Preseason is just preseason. It’s not real play.
But yesterday, with only one more game to go, we caught a glimpse of a Raptors team that we expect to see when they’re firing on all cylinders. Ford was making great passes, Calderon was his usual self as an anchor, Delfino emerged as the “option of the night”, and we saw the beautiful passing that had been missing since March of last year. In fact, without Garbo, Bargnani, and then the stifling playoffs, I’d say it’s been the first time in a while that we’ve seen what “Raptors Ball” really is about.
I’ve been saying it for the past few games, but having Chris Bosh go down with the knee injury might have been the best thing for this club. It was during that incident last year that cause the Raptors team to go through a kind of reconfiguration and reformation. It was during this time that Rasho and Bargs both emerged from their niches to become a little something more than expected. With Bosh now inserted back, we’re seeing the same kind of productivity we saw last year when Bosh was reinserted. Coincidence?
However, the night belonged to Delfino. Between guarding LeBron, taking on Larry Hughes and just being productive on the glass, the Argentinian finally showed a spurt of what he could provide to this team, if given the opportunities. Granted, there will be nights when he struggles, but if he plays hard defensively, we will be seeing a whole lot less Joey this year. Throughout the night, we saw an aggressive Delfino position himself for rebounds, and if he keeps his play consistent, I think we could see a real battle for minutes between Delfino and Kapono. Interestingly enough, Joey only saw about 5 minutes of play last night, despite being a better physical match with LeBron.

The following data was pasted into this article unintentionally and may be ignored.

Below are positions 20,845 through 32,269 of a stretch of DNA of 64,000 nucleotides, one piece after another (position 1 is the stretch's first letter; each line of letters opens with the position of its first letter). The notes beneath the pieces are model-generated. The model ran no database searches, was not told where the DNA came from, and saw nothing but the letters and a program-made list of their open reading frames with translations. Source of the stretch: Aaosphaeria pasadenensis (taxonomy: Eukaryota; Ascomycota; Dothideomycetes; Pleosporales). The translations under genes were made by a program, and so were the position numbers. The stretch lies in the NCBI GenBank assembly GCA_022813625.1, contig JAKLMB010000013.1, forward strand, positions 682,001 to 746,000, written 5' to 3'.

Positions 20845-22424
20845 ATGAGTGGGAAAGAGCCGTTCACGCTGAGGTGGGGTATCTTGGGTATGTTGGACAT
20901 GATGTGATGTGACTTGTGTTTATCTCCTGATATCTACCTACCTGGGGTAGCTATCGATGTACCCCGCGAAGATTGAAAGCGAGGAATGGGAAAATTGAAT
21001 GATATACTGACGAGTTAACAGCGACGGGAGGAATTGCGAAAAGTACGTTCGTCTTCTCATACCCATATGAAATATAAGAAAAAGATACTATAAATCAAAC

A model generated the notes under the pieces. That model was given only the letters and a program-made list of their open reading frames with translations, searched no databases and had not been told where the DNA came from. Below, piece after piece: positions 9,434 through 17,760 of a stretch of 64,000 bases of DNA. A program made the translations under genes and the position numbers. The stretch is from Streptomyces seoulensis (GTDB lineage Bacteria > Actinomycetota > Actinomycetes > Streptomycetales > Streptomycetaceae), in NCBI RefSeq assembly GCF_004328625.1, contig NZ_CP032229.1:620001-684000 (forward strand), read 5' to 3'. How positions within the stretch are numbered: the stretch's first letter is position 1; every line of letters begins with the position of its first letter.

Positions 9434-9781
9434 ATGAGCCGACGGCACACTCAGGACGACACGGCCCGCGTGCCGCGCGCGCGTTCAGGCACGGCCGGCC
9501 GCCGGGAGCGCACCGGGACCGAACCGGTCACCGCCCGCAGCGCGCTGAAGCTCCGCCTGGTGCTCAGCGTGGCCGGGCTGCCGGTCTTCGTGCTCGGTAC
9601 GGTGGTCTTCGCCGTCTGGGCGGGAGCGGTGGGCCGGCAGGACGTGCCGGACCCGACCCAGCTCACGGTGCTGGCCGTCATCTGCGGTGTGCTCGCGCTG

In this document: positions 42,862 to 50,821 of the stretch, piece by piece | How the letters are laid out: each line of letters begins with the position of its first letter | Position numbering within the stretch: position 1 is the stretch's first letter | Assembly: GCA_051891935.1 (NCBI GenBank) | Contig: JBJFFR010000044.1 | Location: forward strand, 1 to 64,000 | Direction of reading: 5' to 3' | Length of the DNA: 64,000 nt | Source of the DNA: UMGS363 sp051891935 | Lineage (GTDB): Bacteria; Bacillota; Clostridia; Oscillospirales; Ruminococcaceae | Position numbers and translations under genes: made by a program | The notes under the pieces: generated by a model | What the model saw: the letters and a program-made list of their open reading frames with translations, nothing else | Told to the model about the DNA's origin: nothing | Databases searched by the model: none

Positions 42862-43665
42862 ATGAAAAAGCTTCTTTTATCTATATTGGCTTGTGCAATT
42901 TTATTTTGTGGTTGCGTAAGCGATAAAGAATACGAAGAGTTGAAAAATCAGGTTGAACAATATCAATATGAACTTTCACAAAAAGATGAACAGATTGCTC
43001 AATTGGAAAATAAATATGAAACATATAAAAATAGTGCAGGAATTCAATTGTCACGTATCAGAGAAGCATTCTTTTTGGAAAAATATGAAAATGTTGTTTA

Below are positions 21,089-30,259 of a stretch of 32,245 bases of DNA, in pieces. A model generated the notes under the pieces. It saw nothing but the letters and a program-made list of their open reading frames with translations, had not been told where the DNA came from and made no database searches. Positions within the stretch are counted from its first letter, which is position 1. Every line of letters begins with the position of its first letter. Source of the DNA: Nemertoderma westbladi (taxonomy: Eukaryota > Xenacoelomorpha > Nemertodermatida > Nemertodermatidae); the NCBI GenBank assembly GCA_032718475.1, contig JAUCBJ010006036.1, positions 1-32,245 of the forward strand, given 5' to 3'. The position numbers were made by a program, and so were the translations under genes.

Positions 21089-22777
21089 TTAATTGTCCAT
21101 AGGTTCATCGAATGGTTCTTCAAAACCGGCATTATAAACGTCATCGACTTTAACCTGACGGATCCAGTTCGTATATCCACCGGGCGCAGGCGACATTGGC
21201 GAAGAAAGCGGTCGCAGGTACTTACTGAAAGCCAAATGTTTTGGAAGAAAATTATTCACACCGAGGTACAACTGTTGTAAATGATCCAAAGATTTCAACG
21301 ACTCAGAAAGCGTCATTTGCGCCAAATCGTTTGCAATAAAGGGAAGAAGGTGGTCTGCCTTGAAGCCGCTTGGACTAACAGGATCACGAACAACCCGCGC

On the flip side, I’ve got great concerns about this Cavs team, especially if they don’t have a guy like Varajao rebounding for them. Even with injuries to Snow and Gibson, I seriously doubt it would have mattered much to the Raptors, who have far superior play at the point position. The real question is how the Cavs will make up for that missing rebounding and energetic presence from “Sideshow Bob”. Sure, turnovers killed the Cavs for a lot of the night, but if they can’t score more than 78 points with James playing over 30 minutes, then there are real concerns. It’s understandable that this team would be jet lagged from their recent China trip, but there’s just not that inside presence on this team. As much as Raptors fans like to make a whole lot about our rebounding situation, the Cavs have even fewer options, with Ilgauskas being their only inside threat, and the Cavs shooting around 41%, I wouldn’t blame the Cavs for feeling just a little worried.
Finally, there’s been a question floating around the Raptors as to who’s going to be let go: Dixon, Moon, or Jackson. If Colangelo can’t find a suitable package, the bet is that Jackson gets ousted as Moon has shown a far more adept touch on the floor, and gives the dimensions of athleticism and rebounding that the Raptors are at times lacking. Jackson has done little to raise his own profile, though it could be said that he’s played much more “in the team” flow, rather than look to make a name for himself (unlike Dixon, Moon, or Graham). Dixon is just too expensive of a contract to swallow, and I still believe that at least offensively, he’s a great addition to this team. So Jackson it is.
Next up: Wizards @ the ACC.